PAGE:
Douglas Schafer holds himself above the code of his profession and above the law-he claims too much. Schafer asserts the right to define morality-to carve out his own exceptions to a time-honored obligation of his chosen profession. A valid directive cannot be sacrificed to aid a lawyer in his personal vendetta. Who will be safe? The client who tells too much? The client who reveals an indiscretion unrelated to the subject of the representation? The potential exposure is enormous. This is the very reason that the attorney-client privilege was created.
We hold that Schafer violated his ethical obligations as an attorney under the RPC when he unnecessarily revealed his client's confidences and secrets beyond the appropriate tribunal designated by the people of the State of Washington for receipt of such complaints. We conclude that none of Schafer's proposed exceptions to RPC 1.6 excuse him from this violation. To emphasize the importance of maintaining client confidences in an attorney-client relationship, we agree with both the hearing officer and a unanimous disciplinary board that Schafer's knowing disregard for an attorney's code of conduct warrants sanctions. We conclude that a one-year suspension in these circumstances would be excessive, however, and reduce the sanction to a six-month suspension.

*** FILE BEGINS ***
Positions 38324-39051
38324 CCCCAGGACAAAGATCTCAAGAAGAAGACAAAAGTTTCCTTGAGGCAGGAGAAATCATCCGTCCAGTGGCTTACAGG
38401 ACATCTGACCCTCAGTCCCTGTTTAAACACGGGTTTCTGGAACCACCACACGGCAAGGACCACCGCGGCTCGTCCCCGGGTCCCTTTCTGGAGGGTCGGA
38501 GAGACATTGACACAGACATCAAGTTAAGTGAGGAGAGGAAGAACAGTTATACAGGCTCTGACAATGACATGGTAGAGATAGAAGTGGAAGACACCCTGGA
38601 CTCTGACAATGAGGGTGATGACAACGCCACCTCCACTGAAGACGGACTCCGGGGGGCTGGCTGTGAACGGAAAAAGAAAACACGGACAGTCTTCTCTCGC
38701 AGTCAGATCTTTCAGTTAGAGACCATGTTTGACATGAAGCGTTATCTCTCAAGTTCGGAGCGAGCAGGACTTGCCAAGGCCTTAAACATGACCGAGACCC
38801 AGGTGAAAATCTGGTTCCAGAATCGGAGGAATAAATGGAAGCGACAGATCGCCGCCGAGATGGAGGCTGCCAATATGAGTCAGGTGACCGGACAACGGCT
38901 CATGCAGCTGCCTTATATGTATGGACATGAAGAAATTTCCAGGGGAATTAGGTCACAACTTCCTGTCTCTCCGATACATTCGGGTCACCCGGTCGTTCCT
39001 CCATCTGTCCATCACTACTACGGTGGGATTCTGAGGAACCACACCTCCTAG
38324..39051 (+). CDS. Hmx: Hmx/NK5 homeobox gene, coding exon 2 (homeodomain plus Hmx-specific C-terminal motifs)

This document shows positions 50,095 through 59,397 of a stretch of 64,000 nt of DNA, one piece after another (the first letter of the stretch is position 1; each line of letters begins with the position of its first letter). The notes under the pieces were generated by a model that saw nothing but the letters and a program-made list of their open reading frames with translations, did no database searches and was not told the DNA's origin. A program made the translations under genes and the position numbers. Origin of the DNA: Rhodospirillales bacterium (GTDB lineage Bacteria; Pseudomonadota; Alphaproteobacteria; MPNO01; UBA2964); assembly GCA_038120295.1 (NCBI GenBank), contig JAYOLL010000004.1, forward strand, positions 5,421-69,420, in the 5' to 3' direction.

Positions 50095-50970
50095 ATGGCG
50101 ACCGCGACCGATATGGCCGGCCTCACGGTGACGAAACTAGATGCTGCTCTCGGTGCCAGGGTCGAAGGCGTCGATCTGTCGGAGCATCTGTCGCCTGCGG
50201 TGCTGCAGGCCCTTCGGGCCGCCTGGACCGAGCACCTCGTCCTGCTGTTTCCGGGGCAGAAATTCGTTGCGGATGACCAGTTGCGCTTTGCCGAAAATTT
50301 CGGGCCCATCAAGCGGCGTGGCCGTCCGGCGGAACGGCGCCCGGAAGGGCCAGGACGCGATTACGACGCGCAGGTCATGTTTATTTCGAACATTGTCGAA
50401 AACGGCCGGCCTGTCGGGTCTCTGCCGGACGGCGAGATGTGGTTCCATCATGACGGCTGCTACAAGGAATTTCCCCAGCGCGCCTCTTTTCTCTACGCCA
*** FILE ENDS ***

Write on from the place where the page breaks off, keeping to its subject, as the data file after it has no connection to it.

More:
I concur with the majority's conclusions that (1) Schafer violated RPC 1.6 by disclosing his client's confidences; (2) there is no applicable exception that excuses his conduct; and (3) a six-month suspension is appropriate. I write separately solely to express my respectful disagreement with the majority's suggestion that, under the circumstances here, a favorable outcome for the public at large justified the intentional violation of client confidentiality.
Although Schafer's flagrant betrayal of his client's confidences ultimately led to the public unveiling of judicial misconduct, this fact does not make Schafer's conduct less reprehensible or less deserving of serious discipline. By suggesting that it does, we discard clear standards of professional conduct; instead, we adopt hindsight as a yardstick to measure the appropriate sanctions for the “knowing disregard for an attorney's code of conduct․” Majority at 1048.
Under the majority's reasoning, had Schafer's disclosures not led to Judge Anderson's removal, for any of various possible reasons, the majority's mitigating factor would not be applicable. But because the disclosures did lead to a positive outcome, the majority adopts and applies a mitigating factor. This double standard allows lawyers to gamble on a positive outcome to justify what otherwise would be clearly unacceptable conduct.
Maintaining public confidence in the legal profession is an important purpose of attorney discipline. Although maintaining client confidences promotes this purpose, there are situations where it is appropriate to mitigate the sanction for a violation. In re Disciplinary Proceeding Against Halverson, 140 Wash.2d 475, 498, 998 P.2d 833 (2000); In re Disciplinary Proceeding Against Plumb, 126 Wash.2d 334, 337, 892 P.2d 739 (1995); In re Disciplinary Proceeding Against McMullen, 127 Wash.2d 150, 163, 896 P.2d 1281 (1995). But when considering mitigating factors, the sanctioned attorney's motive or lack of intent to violate the rules is critical. See ABA STANDARDS FOR IMPOSING LAWYER SANCTIONS std. 9.3 (1991) (absence of a dishonest or selfish motive is a mitigating factor); see also In re Disciplinary Proceeding Against Allper, 94 Wash.2d 456, 464, 617 P.2d 982 (1980) ( “the attorney's motive and purpose” is a mitigating factor).